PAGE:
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Putwain, David W.; Symes, Wendy (2016): Expectancy of success, subjective task-value, and message frame in the appraisal of value-promoting messages made prior to a high-stakes examination. In: Social Psychology of Education, Vol. 19, No. 2: pp. 325-343
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Abstract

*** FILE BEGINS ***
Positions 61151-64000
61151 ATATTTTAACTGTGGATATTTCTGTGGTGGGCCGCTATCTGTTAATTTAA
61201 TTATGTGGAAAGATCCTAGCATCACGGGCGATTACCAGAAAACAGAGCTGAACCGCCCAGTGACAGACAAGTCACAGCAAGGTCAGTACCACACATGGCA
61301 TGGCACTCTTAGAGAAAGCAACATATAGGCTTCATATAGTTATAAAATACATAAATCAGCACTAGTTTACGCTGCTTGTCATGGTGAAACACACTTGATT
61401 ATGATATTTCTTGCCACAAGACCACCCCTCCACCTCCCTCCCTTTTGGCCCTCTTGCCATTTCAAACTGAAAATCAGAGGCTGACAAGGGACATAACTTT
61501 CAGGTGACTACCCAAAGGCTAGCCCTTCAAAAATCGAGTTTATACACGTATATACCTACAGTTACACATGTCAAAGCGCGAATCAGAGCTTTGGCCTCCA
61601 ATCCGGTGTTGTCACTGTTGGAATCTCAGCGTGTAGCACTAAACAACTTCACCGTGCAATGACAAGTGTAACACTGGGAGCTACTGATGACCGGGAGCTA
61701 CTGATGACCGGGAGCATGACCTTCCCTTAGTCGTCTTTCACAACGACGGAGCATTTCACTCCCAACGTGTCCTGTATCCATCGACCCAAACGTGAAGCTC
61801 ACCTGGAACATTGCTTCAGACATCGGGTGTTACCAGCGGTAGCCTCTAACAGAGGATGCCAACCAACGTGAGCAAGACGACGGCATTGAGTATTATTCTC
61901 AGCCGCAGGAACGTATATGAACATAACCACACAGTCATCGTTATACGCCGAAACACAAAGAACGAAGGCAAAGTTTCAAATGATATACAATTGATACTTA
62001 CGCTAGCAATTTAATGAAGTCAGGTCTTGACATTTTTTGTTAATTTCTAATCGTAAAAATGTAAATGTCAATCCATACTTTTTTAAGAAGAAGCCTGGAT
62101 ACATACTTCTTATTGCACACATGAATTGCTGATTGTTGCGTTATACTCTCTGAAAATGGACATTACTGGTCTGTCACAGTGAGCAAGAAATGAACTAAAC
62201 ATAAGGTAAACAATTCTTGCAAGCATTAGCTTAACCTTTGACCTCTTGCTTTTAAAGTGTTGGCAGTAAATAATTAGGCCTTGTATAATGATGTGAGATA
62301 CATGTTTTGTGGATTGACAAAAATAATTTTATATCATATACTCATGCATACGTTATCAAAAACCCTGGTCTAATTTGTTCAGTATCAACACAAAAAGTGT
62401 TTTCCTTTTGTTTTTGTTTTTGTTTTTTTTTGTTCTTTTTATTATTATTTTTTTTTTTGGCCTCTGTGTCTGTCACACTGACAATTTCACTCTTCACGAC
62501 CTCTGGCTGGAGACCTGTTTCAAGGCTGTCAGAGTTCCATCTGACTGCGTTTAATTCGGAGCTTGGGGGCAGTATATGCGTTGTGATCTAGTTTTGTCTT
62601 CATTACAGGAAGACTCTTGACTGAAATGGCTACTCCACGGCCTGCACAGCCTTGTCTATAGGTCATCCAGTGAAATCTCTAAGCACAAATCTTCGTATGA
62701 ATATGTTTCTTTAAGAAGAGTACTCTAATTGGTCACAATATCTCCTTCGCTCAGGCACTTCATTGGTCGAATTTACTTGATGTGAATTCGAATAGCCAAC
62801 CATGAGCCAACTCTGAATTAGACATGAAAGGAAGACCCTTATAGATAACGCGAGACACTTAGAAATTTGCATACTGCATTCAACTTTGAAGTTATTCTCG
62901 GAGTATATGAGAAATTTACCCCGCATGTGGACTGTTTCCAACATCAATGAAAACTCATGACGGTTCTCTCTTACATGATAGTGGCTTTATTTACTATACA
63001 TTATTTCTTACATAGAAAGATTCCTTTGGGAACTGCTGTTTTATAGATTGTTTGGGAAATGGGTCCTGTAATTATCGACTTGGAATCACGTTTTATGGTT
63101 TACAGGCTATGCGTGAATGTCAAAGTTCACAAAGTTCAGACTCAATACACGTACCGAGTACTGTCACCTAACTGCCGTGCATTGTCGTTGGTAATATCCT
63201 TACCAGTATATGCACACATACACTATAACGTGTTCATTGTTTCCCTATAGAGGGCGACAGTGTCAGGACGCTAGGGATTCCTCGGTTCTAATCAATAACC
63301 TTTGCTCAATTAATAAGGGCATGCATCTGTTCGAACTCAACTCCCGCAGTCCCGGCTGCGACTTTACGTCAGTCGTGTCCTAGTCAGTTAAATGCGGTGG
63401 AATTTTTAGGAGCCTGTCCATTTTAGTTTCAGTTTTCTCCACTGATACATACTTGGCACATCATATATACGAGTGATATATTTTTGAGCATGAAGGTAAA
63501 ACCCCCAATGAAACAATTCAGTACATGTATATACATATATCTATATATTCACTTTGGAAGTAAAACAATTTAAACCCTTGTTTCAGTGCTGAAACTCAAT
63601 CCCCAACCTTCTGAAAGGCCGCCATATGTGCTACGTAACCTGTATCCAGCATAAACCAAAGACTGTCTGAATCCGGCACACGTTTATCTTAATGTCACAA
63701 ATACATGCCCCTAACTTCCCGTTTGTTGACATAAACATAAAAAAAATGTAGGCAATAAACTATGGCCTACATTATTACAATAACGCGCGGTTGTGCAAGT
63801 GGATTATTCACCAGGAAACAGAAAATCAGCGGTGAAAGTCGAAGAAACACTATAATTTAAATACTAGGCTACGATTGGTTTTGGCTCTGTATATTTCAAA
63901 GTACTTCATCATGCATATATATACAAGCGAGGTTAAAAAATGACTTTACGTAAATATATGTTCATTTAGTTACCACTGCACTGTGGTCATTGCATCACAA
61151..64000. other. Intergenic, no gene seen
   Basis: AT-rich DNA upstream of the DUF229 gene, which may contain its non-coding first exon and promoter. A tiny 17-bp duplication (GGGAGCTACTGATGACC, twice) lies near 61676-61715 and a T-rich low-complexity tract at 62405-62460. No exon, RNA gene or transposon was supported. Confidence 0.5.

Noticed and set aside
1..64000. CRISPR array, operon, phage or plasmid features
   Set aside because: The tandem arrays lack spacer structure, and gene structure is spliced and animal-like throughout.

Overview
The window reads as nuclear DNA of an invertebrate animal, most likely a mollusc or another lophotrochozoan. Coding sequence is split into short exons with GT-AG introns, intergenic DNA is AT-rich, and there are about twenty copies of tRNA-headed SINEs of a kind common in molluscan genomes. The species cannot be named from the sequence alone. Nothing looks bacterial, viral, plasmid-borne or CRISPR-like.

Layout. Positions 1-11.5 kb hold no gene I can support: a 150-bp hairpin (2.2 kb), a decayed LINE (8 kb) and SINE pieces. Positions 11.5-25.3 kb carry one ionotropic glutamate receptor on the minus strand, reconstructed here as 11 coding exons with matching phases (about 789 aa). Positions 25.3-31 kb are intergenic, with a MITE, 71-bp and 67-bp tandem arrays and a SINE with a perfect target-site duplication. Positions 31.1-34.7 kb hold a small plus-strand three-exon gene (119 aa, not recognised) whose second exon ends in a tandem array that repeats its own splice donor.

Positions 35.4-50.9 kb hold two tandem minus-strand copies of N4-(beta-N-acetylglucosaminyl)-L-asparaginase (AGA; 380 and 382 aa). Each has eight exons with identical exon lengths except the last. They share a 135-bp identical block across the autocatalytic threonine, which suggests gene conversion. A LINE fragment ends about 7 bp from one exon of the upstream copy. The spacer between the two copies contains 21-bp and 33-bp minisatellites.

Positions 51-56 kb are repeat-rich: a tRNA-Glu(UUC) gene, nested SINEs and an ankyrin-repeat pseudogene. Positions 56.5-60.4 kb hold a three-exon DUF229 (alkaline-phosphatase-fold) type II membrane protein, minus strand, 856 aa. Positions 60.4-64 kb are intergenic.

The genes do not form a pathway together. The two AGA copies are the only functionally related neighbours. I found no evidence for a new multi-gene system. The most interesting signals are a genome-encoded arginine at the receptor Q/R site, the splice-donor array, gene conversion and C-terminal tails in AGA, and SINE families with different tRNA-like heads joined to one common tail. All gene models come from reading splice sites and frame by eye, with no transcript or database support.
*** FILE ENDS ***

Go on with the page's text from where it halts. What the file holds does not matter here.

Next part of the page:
Previous research has examined how subjective task-value and expectancy of success influence the appraisal of value-promoting messages used by teachers prior to high-stakes examinations. The aim of this study was to examine whether message-frame (gain or loss-framed messages) also influences the appraisal of value-promoting messages. Two hundred and fifty-two participants in Years 12 and 13 read vignettes of fictional students who were high or low in subjective-task value, and expectancy of success, and asked to imagine how that student would appraise either a gain or loss-framed message. A challenge appraisal followed vignettes with high subjective task-value and high expectancy of success whereas a threat appraisal followed vignettes with high subjective task-value and low expectancy of success. A loss-framed message resulted in a stronger threat appraisal, and a gain-framed message in a greater disregarding appraisal for the vignette with high subjective task-value and high expectancy of success. Value-promoting messages can be appraised in different ways depending on combinations of intrapersonal (subjective task-value and expectancy of success) and interpersonal (message-frame) influences.